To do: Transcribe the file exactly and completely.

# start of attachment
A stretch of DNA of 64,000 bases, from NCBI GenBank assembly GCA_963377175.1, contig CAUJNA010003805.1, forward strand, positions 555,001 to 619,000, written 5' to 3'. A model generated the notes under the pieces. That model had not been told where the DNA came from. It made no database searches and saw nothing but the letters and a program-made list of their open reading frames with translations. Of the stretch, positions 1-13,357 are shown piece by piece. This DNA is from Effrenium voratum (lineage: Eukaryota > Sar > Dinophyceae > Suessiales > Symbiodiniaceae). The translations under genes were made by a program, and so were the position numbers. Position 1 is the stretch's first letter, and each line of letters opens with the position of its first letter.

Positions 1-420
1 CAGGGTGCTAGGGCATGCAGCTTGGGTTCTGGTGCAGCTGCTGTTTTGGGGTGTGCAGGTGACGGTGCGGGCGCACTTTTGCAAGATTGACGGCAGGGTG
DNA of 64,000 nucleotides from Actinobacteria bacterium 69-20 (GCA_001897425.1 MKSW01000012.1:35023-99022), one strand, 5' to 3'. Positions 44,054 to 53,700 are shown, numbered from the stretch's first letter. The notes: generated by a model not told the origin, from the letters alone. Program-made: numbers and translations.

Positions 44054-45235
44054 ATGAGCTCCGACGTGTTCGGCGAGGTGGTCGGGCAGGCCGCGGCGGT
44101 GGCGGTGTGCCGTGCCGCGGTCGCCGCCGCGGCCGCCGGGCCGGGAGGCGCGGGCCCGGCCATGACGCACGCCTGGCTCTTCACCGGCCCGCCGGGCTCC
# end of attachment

A stretch of DNA of 64,000 bases, from NCBI GenBank assembly GCA_963377175.1, contig CAUJNA010003805.1, forward strand, positions 555,001 to 619,000, written 5' to 3'. A model generated the notes under the pieces. That model had not been told where the DNA came from. It made no database searches and saw nothing but the letters and a program-made list of their open reading frames with translations. Of the stretch, positions 1-13,357 are shown piece by piece. This DNA is from Effrenium voratum (lineage: Eukaryota > Sar > Dinophyceae > Suessiales > Symbiodiniaceae). The translations under genes were made by a program, and so were the position numbers. Position 1 is the stretch's first letter, and each line of letters opens with the position of its first letter.

Positions 1-420
1 CAGGGTGCTAGGGCATGCAGCTTGGGTTCTGGTGCAGCTGCTGTTTTGGGGTGTGCAGGTGACGGTGCGGGCGCACTTTTGCAAGATTGACGGCAGGGTG
DNA of 64,000 nucleotides from Actinobacteria bacterium 69-20 (GCA_001897425.1 MKSW01000012.1:35023-99022), one strand, 5' to 3'. Positions 44,054 to 53,700 are shown, numbered from the stretch's first letter. The notes: generated by a model not told the origin, from the letters alone. Program-made: numbers and translations.

Positions 44054-45235
44054 ATGAGCTCCGACGTGTTCGGCGAGGTGGTCGGGCAGGCCGCGGCGGT
44101 GGCGGTGTGCCGTGCCGCGGTCGCCGCCGCGGCCGCCGGGCCGGGAGGCGCGGGCCCGGCCATGACGCACGCCTGGCTCTTCACCGGCCCGCCGGGCTCC